It’s hard to believe, but Rachael and Steven’s wedding in August was our first one to take place in the outdoor amphitheater at the Washington State History Museum in seven years! The weddings we’ve had at WSHM since our first one in 2005 were all indoors during the rainy season. As you’ll see a bit later, wedding ceremonies look really cool in this big concrete bowl, surrounded by WSHM, Union Station and Museum of Glass … but we’re getting ahead of ourselves here!
Instead, let’s start with two detail photos, both taken in one of the big windows in the top-floor conference room at the Washington State History Museum, where Rachael and her girls got ready. The first is of her sunflower bouquet, the second of her wedding dress hanging in the window, which is backlighting it, causing the embroidery detail to pop out.
Rachael bound the two wedding rings with ribbon onto her father’s well-worn Bible, which their ring bearer held during the wedding ceremony.
Meanwhile, Steven and his guys were hanging out in an adjacent room. Here, he’s taking a shot of mouthwash as a groomsman adjusts his collar.
On to Rachael and Steven’s emotional first look out in front of the Washington State History Museum’s main entrance. We always like to have these first looks, aka reveals, when the bride and groom are seeing each other before the ceremony. They’re quick and easy to set up, and make for a good photo op — a better one, in fact, than when they see each other for the first time at the start of the wedding ceremony. I wrote more on this topic in a Focal Point blog post, First looks and around-the-corner visits.
After the first look, we launched right into bride and groom portraits, starting right there at the History Museum.
Then we headed over to the Hot Shop Cone at the Museum of Glass for the next few photos. Funny fact: They weren’t alone in all these photos. I had to edit out some unwitting, unmoving sightseers in Photoshop later.
Back at the History Museum, we were actually running ahead of schedule (how often does that happen at a wedding!) so we had a little extra time to create some cool wedding party portraits. Here are four of them. I started with a traditional pose, which I photographed both tight for the wedding party to fill the frame (not pictured) and wide to show off some architecture (the first photo below). The second photo is a nifty variation that we use a lot, simply pulling the bride and groom (and in this case the flower girl and ring bearer) forward from the rest of the wedding party. The third is a scattered groupings pose in the outdoor amphitheater, and the fourth is a receding line pose with girl-boy-girl-boy arrangement on one of the nearby concrete ramps. All shot in under 15 minutes!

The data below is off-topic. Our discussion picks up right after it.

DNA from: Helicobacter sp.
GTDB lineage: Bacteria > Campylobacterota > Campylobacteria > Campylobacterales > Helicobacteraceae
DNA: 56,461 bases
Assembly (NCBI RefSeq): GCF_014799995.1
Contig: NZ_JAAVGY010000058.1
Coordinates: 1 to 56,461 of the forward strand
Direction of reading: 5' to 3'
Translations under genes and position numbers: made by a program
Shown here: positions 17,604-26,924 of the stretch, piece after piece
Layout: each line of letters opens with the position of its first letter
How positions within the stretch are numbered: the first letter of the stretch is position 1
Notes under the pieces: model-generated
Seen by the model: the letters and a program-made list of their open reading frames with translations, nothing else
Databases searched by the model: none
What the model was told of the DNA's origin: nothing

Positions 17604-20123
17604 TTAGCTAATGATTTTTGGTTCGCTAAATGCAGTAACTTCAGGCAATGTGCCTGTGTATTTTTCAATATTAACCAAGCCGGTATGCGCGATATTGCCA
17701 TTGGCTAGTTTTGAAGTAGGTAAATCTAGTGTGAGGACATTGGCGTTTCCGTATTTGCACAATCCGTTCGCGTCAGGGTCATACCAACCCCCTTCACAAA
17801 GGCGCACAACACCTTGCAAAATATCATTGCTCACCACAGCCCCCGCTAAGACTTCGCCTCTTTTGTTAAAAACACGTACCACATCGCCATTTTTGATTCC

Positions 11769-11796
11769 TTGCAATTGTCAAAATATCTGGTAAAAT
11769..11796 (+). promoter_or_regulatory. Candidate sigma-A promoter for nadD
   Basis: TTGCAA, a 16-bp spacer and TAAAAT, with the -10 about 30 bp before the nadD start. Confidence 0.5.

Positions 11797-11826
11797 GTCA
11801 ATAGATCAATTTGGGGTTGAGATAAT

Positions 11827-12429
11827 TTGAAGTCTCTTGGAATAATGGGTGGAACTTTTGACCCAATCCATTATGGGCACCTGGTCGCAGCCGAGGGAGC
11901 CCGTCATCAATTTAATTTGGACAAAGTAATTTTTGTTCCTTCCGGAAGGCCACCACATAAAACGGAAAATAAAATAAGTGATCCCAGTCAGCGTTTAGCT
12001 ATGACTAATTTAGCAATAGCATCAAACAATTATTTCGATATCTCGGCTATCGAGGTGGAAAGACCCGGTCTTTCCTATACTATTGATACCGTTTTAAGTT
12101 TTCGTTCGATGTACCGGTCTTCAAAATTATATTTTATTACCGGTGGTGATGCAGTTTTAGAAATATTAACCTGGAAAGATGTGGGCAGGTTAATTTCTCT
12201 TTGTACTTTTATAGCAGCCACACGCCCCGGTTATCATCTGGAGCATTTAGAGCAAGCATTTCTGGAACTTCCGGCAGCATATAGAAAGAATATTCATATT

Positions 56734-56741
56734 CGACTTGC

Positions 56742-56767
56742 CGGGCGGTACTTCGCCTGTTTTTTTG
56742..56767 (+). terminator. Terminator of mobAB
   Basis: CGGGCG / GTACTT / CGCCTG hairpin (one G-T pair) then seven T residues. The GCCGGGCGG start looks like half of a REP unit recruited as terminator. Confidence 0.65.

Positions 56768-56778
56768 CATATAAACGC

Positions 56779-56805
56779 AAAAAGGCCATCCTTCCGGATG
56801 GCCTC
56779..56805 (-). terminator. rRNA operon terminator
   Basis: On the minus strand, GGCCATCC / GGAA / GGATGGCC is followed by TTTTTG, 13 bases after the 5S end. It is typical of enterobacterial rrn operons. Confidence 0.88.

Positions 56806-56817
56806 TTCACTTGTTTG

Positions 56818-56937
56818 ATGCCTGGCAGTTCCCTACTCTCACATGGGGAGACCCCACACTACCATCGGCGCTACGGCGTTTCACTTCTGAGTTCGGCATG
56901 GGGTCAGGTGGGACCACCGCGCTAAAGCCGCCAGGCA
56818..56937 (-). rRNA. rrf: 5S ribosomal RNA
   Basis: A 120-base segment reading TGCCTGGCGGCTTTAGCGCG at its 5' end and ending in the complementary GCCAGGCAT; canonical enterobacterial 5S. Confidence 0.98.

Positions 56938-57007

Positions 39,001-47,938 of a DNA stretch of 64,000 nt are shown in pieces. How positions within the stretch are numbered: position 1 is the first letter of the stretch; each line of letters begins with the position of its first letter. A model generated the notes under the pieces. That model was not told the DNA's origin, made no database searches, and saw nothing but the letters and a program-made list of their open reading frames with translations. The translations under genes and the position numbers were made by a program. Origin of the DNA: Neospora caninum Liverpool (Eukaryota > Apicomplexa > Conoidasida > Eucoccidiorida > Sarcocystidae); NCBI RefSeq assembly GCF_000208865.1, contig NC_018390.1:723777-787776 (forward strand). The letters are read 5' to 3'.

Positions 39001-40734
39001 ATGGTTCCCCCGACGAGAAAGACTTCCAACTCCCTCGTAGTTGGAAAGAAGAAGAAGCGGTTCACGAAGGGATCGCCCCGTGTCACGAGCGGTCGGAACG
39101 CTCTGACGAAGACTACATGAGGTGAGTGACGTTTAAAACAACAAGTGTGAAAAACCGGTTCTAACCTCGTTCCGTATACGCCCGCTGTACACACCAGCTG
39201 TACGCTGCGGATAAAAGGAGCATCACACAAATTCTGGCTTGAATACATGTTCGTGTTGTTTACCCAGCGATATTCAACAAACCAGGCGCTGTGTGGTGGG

Two candids of the guys hanging out, and of Rachael hugging her mom, in front of the museum shortly before the start of the wedding ceremony.
A wedding processional at the Washington State History Museum usually involves a lot of stairs. Fortunately, the staircases are grand, curving, architectural beauties! Here, Rachael and her bridesmaids prepare to head down an interior staircase, then Rachael’s mom escorts her down the outdoor staircase leading to the wedding ceremony at the bottom of the amphitheater.
I really like photographing wedding ceremonies in this amphitheater! The amphitheater bowl is surrounded by very cool, uniquely Tacoma architecture, including historic Union Station next door and the Museum of Glass across the freeway, not to mention the History Museum itself. A wraparound balcony provides some interesting perspectives, including from directly above the ceremony. I always shoot that one quickly to minimize any distraction my presence might cause.
I like to start with overviews during the slow first half of a wedding ceremony, so that I can switch to tighter shots during the action later — the vows, ring exchange and first kiss.
The flower girl is actually Rachael and Steven’s daughter Peyton — they’ve been dating a long time, obviously! Pretty Peyton teared up during their ring exchange, and I captured several priceless photos of her, including this next photo, which is easily one of my favorites of the year.
I have something special planned for the other great photos with Peyton at the end of the wedding ceremony. Come back in a few days to see a special feature here on the Wallflower Blog on flower girls and ring bearers! I’ve already selected the photos, it’s going to be awesome.
Cute cake toppers! Although cake smashing was threatened, Rachael and Steven behaved in the end.
The Washington State History Museum is such a vertically vast space! The floor plan isn’t particularly big, but the ceilings soar so high, it took my ultra-wide-angle fisheye lens to capture this floor-to-ceiling view of Rachael and Steven’s first dance.
I think the shadows are the best part of this photo of Rachael twirling Peyton, late in the reception.
Congrats Rachael, Steven and Peyton! Don’t forget to check back for our upcoming feature of flower girls and ring bearers, you’re going to love it. If you’d like to see photos from more weddings at WSHM, you can find them here with the Venues: Tacoma Area: Washington State History Museum category, in the WSHM gallery of Tacoma’s Top Wedding Venues, and best yet, in our Washington State History Museum Weddings online portfolio.